The Blair Witch Project 1999

Critics score:
86 / 100

Reviews provided by RottenTomatoes

Mark Caro, Chicago Tribune: What becomes especially impressive about Blair Witch is how relentlessly it sticks to its vision. Read more

Kevin Thomas, Los Angeles Times: In short, the film is a clever, entertaining stunt, no more, no less, and a terrific calling card for its fledgling filmmakers, Daniel Myrick and Eduardo Sanchez. Read more

Desmond Ryan, Philadelphia Inquirer: You can dismiss The Blair Witch Project as a trick. Or you can give in to the treat and savor that rarest of accomplishments in a field notorious for tedium and repetition -- an original horror movie. Read more

John Hartl, Seattle Times: Using the most modest means, Sanchez and Myrick manage to tell a compelling story, create recognizable characters and hold our attention even when there's literally nothing on the screen. Read more

Susan Stark, Detroit News: A picture like The Blair Witch Project just takes your breath away. Read more

Chris Vognar, Dallas Morning News: The Blair Witch Project should be remembered for its uncanny and sometimes deceptive knack for selling itself. Read more

Janet Maslin, New York Times: A most inventive departure from standard horror fare. Read more

Jonathan Foreman, New York Post: The creepiest and most original horror film since John Carpenter's classic Halloween. Read more

Andrew Sarris, New York Observer: Where is the suspense? Where is the involvement? Where is the identification? Read more

Jonathan Rosenbaum, Chicago Reader: What gives the film much of its force and its mounting sense of queasy uncertainty is its narrative method, which ensures that we know no more about the proceedings than the characters do. Read more

Bob Longino, Atlanta Journal-Constitution: [A] creepy tale of witchcraft, murders and ghost sightings. Read more

Keith Phipps, AV Club: Sanchez and Myrick's film knows that what's not seen frightens more easily that what is, and that the imagination's thoughts of what might have happened generally horrify on a deeper level than knowing what did. Read more

Bruce Westbrook, Houston Chronicle: If you can handle its unconventional approach, you won't feel as if you're seeing a film so much as witnessing a living nightmare. Read more

Paul Tatara, Whenever night falls, the movie takes off, but in a slow creep, with all your childhood fears of the dark suddenly revealing themselves as absolutely reasonable. Read more

Lisa Schwarzbaum, Entertainment Weekly: As a manifestation of multimedia synergy, it's pretty spooky. Read more

Liam Lacey, Globe and Mail: What can anyone say about The Blair Witch Project that hasn't been trumpeted from a thousand Web sites already? Read more

Jeff Giles, Newsweek: Heather's shaky video work can induce motion sickness -- it looks like combat footage as she bolts through the woods -- but just try turning away. Read more

David Denby, New Yorker: A cunningly conceived and crafted exercise in suggestibility and terror. Read more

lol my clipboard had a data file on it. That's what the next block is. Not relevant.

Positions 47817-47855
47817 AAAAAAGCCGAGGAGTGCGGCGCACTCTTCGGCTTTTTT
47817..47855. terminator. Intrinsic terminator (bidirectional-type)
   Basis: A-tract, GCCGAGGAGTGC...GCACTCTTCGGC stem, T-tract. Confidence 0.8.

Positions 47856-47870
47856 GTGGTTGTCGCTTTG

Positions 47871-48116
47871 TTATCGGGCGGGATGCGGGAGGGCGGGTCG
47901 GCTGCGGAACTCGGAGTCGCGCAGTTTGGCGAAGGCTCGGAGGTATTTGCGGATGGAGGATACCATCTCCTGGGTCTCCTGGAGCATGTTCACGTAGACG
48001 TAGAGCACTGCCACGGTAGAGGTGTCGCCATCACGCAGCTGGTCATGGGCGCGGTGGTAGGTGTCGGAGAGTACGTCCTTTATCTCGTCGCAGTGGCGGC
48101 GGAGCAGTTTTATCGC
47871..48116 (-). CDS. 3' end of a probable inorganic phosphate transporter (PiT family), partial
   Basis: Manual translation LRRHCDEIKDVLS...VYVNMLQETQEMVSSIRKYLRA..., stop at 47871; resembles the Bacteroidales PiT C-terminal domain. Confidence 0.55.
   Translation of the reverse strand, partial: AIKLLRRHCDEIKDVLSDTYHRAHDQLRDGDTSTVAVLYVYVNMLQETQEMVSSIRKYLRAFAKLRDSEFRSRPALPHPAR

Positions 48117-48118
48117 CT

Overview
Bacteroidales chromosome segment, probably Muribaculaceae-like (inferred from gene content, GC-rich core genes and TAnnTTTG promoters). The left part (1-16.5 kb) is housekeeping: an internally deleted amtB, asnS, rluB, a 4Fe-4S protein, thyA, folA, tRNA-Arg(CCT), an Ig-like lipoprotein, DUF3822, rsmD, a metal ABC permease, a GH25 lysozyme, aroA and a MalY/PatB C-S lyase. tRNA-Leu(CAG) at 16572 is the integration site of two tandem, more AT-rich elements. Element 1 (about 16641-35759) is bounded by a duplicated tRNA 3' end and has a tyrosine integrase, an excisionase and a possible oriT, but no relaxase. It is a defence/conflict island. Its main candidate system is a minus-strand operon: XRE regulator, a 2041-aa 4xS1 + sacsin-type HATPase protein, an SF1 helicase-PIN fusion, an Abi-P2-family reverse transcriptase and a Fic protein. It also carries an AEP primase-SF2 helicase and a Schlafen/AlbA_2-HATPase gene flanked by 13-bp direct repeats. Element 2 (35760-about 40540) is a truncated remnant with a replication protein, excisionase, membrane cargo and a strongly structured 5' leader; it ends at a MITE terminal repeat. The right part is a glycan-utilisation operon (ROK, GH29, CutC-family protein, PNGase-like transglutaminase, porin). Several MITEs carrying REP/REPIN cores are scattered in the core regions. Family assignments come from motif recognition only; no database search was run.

Peter Rainer, New York Magazine/Vulture: You don't need buckets of moolah and a zillion computer-generated effects to get a rise out of an audience. Just a little imagination, a little suggestive terror, will do quite nicely. Read more

Jami Bernard, New York Daily News: The very crudeness of the film stock and technique contribute mightily to the feeling that things are out of control, disoriented and possibly subject to unnatural laws. Read more

Jay Boyar, Orlando Sentinel: The simplest effects are the most effective "effects." That's the horrific lesson of micro-budget masterpiece of modern horror, The Blair Witch Project. Read more

James Berardinelli, ReelViews: Sanchez and Myrick deserve credit not only for attempting something different, but for succeeding so brilliantly at it! Read more

Roger Ebert, Chicago Sun-Times: At a time when digital techniques can show us almost anything, The Blair Witch Project is a reminder that what really scares us is the stuff we can't see. The noise in the dark is almost always scarier than what makes the noise in the dark. Read more

Peter Travers, Rolling Stone: I have seen the new face of movie horror and its name is The Blair Witch Project, a groundbreaker in fright that reinvents scary for the new millennium. Read more

Mary Elizabeth Williams, It's been a long time since a movie did so much by showing so little. Read more

Edward Guthmann, San Francisco Chronicle: There's no denying the terror in The Blair Witch Project. It's fierce, it's palpable and it gets deep under the skin. Read more

David Edelstein, Slate: I could tell you the story -- give away every detail -- and The Blair Witch Project would still freeze your blood. Read more

Colin Covert, Minneapolis Star Tribune: Blair Witch is the most dangerous film in captivity. It's a no-excuses horror show with an emotional wallop like falling headlong into a bear trap. Read more

Tom Charity, Time Out: The actors never put a foot wrong; the video diary form allows no artifice, so that as terror mounts, the dread is infectious. Read more

Todd McCarthy, Variety: Pic comes across as smart without feeling manipulative. Read more

J. Hoberman, Village Voice: Although the payoff is ambiguous, the experience remains in the mind. It's an absolutely restrained and truly frightening movie. Read more

Desson Thomson, Washington Post: Simple but devastatingly effective. Read more

Lloyd Rose, Washington Post: The Blair Witch Project" is the scariest movie I've ever seen. Not the goriest, the grossest, the weirdest, the eeriest, the sickest, the creepiest or the slimiest... Just flat out the scariest. Read more

Joe Morgenstern, Wall Street Journal: The scariest shots, from someone's little Hi-8 camcorder, document the students losing their bearings, giving way to panic and finally falling victim, though off screen, to some ineffably, unphotographably evil presence. Read more